As school is nearing, I have been feeling a whirlwind of different emotions – excitement, apprehension, doubt, pride, importance, fear – just to name a few.
What has helped me no respond directly to the more negative emotions is to keep my focus, get my eye on the prize. Sometimes the prize isn’t enough for me. Simply (Simply – ha!) walking to the podium and receiving my diploma isn’t enough for me. I need to be able to know what my next steps are. Where will this diploma take me? Where will the journey to get the diploma take me?
Perhaps it is now time to narrow my focus – know what my goals are after graduation. Of course, the last of my schooling is some 5 years away – but I’ll be completing my Associate’s in Arts and Science in a year – which is not very long at all, before having to transfer to a proper university – which is where? Originally thought to be Western Washington University, I’ve been considering other schools in the UK, or anywhere abroad. Something to make my resume seem more impressive, and something to fill that dread of being rooted and trapped (another emotion I experience quite frequently, the one main emotion that has kept me from returning to school for so long).
If I can figure out what my end goal is within the next six months, then I can narrow my focus as to what school to attend after I get my AAS.
Here’s my list of professions to consider:
- Freelance writer
- English Professor
- English Teacher Abroad
There are other things that pop up, and I consider them for a moment, but so far these have been the professions that have stuck with me, for the most part. So – let’s examine them!
The fact that I have found myself interested in this is very surprising. All through to high school, I was told I should be a journalist if I wanted to be a writer, and I have always rebelled. Why would I want to report what’s going on around me when I can create different realities and bind them in my own book? What’s more, I’ve never liked being told how to format my writing, and journalism seemed to be one of those professions that forces a writer to write in a specific manner.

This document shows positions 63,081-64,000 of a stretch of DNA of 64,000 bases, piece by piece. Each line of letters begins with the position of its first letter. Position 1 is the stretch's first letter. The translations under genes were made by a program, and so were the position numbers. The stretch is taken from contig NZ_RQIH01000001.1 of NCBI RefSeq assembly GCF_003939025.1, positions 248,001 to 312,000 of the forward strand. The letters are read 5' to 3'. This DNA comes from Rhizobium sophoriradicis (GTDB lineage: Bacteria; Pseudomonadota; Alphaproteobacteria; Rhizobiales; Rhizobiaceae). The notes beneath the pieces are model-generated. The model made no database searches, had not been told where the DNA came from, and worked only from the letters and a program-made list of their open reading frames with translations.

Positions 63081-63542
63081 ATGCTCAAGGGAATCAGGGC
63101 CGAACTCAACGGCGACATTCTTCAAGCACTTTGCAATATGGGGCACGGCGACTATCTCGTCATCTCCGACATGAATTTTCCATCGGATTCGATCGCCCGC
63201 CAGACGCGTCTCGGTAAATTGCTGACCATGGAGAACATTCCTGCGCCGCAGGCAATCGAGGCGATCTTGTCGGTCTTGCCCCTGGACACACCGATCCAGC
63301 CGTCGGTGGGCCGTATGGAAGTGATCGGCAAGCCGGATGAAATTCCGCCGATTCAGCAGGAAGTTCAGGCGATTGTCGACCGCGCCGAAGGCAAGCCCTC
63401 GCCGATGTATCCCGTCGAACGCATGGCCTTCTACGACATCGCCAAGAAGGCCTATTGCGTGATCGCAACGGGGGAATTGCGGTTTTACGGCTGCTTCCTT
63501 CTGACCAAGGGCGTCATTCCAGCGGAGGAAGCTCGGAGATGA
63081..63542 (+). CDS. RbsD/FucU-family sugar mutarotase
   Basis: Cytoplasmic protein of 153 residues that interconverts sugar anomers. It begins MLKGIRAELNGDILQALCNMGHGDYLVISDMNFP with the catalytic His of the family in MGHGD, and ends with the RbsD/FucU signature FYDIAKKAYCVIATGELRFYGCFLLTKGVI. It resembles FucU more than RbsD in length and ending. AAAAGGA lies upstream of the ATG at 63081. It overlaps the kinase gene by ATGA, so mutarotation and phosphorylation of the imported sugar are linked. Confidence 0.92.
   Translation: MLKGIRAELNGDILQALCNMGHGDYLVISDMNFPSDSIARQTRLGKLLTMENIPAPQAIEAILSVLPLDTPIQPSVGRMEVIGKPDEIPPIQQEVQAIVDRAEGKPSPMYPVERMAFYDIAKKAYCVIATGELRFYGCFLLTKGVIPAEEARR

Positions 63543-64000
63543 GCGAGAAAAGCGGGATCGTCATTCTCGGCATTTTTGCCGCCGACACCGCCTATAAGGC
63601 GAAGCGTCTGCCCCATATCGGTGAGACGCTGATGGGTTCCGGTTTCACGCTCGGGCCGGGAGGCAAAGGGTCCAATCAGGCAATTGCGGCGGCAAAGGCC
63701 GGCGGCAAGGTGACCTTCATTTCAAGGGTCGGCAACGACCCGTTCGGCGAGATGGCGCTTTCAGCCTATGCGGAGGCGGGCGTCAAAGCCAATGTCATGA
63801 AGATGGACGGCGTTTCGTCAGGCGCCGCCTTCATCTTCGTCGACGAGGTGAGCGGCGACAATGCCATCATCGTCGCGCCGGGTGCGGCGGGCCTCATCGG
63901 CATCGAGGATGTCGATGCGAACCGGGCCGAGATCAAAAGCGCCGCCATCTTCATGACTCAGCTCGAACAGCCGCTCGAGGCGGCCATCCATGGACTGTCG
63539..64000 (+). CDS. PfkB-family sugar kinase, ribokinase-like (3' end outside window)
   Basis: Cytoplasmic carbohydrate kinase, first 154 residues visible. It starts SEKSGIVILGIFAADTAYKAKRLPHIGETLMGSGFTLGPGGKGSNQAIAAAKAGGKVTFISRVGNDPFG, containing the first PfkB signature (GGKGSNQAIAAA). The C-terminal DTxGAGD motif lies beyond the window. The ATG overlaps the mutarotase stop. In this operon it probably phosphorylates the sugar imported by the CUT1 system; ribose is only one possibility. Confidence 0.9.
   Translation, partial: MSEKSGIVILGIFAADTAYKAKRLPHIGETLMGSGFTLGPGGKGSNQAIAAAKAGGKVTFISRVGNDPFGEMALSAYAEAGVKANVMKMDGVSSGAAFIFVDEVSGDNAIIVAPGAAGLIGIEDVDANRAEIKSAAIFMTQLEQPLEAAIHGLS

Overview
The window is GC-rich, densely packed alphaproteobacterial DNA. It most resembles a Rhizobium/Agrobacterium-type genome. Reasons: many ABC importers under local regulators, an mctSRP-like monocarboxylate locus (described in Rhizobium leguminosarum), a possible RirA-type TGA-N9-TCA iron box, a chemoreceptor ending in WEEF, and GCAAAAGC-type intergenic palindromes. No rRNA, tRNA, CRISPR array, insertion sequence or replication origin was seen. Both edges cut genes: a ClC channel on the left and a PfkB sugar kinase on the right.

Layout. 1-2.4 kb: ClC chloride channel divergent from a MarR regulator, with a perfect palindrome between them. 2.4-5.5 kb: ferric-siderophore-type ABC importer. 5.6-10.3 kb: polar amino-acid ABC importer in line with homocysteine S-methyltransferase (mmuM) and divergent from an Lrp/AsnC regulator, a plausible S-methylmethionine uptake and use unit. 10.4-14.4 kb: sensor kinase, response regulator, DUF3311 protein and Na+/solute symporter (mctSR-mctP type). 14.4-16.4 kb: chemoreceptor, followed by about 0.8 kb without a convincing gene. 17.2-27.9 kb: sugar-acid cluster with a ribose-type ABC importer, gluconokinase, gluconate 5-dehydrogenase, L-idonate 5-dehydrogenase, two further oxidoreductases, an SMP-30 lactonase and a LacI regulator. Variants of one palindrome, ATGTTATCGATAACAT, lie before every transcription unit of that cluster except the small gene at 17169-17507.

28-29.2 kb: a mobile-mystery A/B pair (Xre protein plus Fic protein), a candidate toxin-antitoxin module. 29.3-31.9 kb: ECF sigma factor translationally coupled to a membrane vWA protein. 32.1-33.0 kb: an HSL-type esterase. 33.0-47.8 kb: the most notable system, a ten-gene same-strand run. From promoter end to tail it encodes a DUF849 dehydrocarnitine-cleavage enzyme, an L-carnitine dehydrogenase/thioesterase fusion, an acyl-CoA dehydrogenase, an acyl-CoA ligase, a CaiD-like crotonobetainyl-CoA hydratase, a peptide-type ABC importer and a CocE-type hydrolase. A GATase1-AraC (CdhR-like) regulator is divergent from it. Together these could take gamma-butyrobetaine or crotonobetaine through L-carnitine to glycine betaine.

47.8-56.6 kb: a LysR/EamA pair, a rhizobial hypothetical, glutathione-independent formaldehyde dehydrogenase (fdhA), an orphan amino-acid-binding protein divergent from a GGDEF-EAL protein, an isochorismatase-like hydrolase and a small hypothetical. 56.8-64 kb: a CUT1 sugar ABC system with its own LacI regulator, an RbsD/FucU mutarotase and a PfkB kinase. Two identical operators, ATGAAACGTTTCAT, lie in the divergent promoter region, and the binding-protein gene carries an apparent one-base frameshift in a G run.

So what’s changed about it?
Writing for high school and writing in the real world are different. Of course there’s rules – or like the Pirate’s Code, more guidelines – but if the content and writing is good, you don’t have to stick to them. I learned this by reading essays from Pico Iyer, articles in magazines, and any other generic publications. The strict rules and outlines we were taught are less rigid and more twirly than previously ingrained.
- It’s exciting! Each day brings a new opportunity to find something out that no one else knows, and there’s the rush of being the first person to report it.
- Getting paid to write. Nuff Sed.
- You get a little more respect from society when you say “I’m a Journalist” vs “I’m a writer”.
- As Jane Willis writers in her blog post, Trust Me, I’m a Journalist, on the pro’s and cons of job:
“Being invited to cover various events such as theatre performances and restaurant meal reviews for FREE!”
- You don’t necessarily need to go to school to be a journalist. According to an article on About.com –
“Journalists are increasingly being asked not just to be good reporters and writers, but to also have specialized knowledge in a particular field. So by getting a journalism degree you may limiting your opportunity to do that, unless you plan on going to grad school.”
- Journalists are not known for getting paid well. The average journalist earns $45,000 a year, according to Indeed.com, last updated March 28, 2014. Though, Women.com reports the average journalist to earn a salary of $36,000 per year in their article The Disadvantages of Being a Journalist
- Stressful. Meeting deadlines, finding something of worth to write about equates to furrowed brows.
- Keeping up with the trends – having to know what is happening at any moment.
- Work hours are all over the place. Depending on what story you’re following, when the deadline is and so on – keeps a person working during the night, holidays, and weekends.
- The public will be quick to discredit your report if not written well enough.
I found an intrigue in this profession after I went to the workshop presented by an editor at Booktrope, a publishing company based out of Seattle, which I wrote about last week in my post Is Your Writing Ready? After listening to her speak, I was quite inspired to be involved in what she does for a living – getting to read all the time, and getting to help writers get their work out. What’s more, fully being wrapped up in a tight bundle of linguistic sculpting.
- You get to read all. The. Time. Paid to do it, even!
- You run the show
- It’s not just being an editor, it’s being an agent as while. You unite authors and illustrators, sales and marketing – and you have to be the go-between of all of them. This might mean soothing ruffled feathers and being the adult on the playground.